bransonalterationpin2Last week I told y’all about how I was a pattern tester for the Branson Top by Lily Sage & Co. Today I’m showing you the steps I took to make the pattern into a dress and also how I changed the pattern into a bigger sizes since it only goes up to an 18, size 31″ waist, 39.8″ bust. I made it fit my 37″ waist and 44 1/2″ bust. I haven’t finished sewing the dress yet but I thought I’d show you what adjustments I did to make it into a dress first, in a few posts, and then show you the finished product to avoid a very long blog post.

I chose to test pattern size 18, which is a size 31″ waist. When I made it in this size it fit okay but it was snug, thanks to the extra baby weight I still have from baby number two, so I decided that I wanted a bigger top and also I wanted to make it into a dress afterwards. In order to make it a bigger top I added 1″ to the side seam of the pattern and then 1/2″ to the neckline, shoulder, and the armhole. I didn’t do the long-sleeve versions so I didn’t have to worry about adjusting those. I sewed the top and it came out great! It fits me perfect now and I know that once I lose the baby weight I can always go back to the regular size 18. Until then I also have the first size 18 Branson Top I made hanging in my closet motivating me to lose the baby weight. ha!

Here is the pattern after I added 1″ to the side seam & 1/2″ to the rest.


After seeing that the top fit great I placed my front pattern on a long piece of pattern making paper. I buy it by the roll HERE. If you know where I can get it for cheaper, please let me know! I placed the pattern front on the edge of the paper to get a straight front edge and then traced the neckline, and shoulder only. I then measured how much longer I wanted the front to be. I decided that 13″ would be perfect and would be a bit above my knee. So I measured 13″ down from the hemline and marked. This would be my new hem.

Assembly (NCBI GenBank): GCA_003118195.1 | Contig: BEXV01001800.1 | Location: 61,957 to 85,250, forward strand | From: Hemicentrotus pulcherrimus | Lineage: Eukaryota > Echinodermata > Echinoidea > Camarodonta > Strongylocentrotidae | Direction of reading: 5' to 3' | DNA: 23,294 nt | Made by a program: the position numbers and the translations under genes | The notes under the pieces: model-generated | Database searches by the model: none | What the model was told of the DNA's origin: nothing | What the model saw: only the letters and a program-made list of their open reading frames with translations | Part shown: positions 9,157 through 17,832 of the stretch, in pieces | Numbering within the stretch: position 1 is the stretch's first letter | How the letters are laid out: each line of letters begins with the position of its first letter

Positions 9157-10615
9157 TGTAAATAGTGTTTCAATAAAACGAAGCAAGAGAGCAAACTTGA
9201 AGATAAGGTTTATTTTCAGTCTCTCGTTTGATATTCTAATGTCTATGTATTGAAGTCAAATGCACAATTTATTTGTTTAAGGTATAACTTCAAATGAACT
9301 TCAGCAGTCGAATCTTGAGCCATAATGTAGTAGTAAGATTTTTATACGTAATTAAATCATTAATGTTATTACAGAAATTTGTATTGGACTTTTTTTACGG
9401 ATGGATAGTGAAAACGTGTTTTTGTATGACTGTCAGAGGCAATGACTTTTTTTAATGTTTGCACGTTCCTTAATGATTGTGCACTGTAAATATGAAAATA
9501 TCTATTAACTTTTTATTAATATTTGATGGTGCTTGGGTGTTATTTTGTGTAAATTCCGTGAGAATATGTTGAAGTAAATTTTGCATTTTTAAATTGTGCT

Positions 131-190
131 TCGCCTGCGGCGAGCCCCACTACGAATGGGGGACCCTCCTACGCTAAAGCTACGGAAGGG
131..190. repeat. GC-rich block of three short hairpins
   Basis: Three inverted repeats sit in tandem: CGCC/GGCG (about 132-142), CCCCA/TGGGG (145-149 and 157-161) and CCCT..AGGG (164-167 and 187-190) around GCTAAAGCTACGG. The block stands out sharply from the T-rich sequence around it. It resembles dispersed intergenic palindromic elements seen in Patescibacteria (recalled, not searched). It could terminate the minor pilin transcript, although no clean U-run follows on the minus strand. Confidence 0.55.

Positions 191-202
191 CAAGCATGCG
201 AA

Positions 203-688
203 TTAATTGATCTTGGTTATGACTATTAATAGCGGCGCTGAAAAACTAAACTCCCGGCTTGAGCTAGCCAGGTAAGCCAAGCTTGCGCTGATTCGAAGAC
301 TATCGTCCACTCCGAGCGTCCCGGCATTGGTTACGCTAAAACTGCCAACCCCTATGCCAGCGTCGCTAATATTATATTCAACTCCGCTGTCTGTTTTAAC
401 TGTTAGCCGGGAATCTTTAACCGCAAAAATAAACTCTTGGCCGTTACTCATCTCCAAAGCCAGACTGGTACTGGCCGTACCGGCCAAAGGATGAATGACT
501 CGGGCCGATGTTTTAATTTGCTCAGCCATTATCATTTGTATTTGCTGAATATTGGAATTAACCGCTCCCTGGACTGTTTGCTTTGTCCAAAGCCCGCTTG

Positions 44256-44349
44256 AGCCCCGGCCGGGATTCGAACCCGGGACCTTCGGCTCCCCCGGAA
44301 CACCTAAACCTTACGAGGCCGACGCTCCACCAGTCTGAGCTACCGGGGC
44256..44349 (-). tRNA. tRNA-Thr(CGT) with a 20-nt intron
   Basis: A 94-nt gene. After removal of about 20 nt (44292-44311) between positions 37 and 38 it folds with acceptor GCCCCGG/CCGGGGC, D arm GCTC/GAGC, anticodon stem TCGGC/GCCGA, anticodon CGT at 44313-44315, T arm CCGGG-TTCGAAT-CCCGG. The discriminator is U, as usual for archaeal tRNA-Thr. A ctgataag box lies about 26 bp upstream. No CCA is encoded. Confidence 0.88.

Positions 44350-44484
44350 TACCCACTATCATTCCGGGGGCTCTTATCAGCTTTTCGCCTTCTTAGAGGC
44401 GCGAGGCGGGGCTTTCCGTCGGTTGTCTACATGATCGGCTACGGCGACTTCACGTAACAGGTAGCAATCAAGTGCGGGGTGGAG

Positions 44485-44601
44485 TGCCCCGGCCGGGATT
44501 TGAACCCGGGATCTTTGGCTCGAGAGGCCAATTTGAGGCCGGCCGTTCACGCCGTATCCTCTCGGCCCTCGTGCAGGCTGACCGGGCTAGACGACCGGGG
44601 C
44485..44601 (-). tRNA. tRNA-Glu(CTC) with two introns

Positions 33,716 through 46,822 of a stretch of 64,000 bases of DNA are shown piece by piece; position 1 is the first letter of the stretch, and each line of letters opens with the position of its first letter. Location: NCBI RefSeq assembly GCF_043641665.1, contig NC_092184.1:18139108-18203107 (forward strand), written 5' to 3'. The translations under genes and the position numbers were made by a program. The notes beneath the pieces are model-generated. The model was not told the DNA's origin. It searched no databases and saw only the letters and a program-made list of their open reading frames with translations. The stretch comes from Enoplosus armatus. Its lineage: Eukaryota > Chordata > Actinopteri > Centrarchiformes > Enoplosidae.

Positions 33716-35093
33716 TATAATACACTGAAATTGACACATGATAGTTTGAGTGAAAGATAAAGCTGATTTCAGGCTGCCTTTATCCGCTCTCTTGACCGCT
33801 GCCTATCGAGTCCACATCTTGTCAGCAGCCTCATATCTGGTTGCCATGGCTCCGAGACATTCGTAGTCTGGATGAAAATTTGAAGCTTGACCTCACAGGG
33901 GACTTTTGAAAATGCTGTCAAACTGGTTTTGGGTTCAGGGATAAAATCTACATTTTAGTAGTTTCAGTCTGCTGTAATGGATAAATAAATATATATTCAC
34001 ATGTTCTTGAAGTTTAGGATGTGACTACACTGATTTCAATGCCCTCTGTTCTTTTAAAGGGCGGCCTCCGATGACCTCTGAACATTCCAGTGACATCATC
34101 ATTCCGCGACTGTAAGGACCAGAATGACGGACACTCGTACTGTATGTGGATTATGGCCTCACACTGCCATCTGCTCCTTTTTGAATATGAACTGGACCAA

2I wanted my hemline to be straight, not asymmetrical like the top. If you look at the top sideways, the front is longer than the back, I didn’t want that for the dress so I made sure the hem was straight by drawing the hemline 90 degrees from where I placed the 13″ mark. I also wanted to make sure that the dress fit in my fabric because the fabric I wanted to use was only 26″ wide. So I marked at 24″ and decided that would be the end of the side seam. I then grabbed my measuring tape and put it at the top of the side seam (where the pencil is at) and brought it straight down to where that 24″ mark was and saw it only took off about 1/2″ on the tip of the original bottom side seam. I moved the original pattern over a bit and made the new side seam. It ended up being 35″ long. This also straightened out my asymmetrical hemline.
3Next I worked on the armhole. I have bigger arms so when the sleeve ends at the top of my arm it makes my arms look wider so I decided I wanted to drop that shoulder a good 3″ to make it look like a mini-sleeve and also slim the top of my arms. I added 3″ to the end of the shoulder and raised it 1″ to keep the measurement the same. My original armhole measurement was 10″ but when I lowered it 3″ to add that mini-sleeve it made it 9″. This is how I knew to raise it 1″. I then just grabbed a ruler and made a new shoulder point, keeping the inside of the shoulder (near the neckline) the same. I used a curved ruler to make the new top of the armhole and kept the bottom the same by just tracing it.
4Here is the way it looked once that was done. As you’ll notice it still has a sharp point and we don’t want that. 5Once I finished the front and back adjustments (I’ll do back on my next post) I placed them on top of each other and then made a straight line from the shoulder down to the armhole the length of my seam allowance. Since my seam allowance is 1/2″, I made my  line where it would make the edge point 1/2″. Look at picture to understand it better. I’ve moved down the pattern in the photo so you can see how they are on top of each other, but when you cut it or mark it you would line them up by placing them exactly on top of each other to do this. This gets rid of that sharp point we used to have.6
and then you are done with the front piece. Here it is finished with all the markings, except buttonholes (which I did after) transferred on the pattern. Screen Shot 2015-06-02 at 9.48.16 AMI hope you guys enjoyed this tutorial. I will post part 2 next week because I have tons of work to do on some custom orders this week. Don’t forget to check out my podcast on iTunes and look out for the third one coming out this weekend! Also, make sure you subscribe to my newsletter so that you can get all the latest RLD posts and news.

Until next time ,stay creative,

ღ Reyna Lay ღ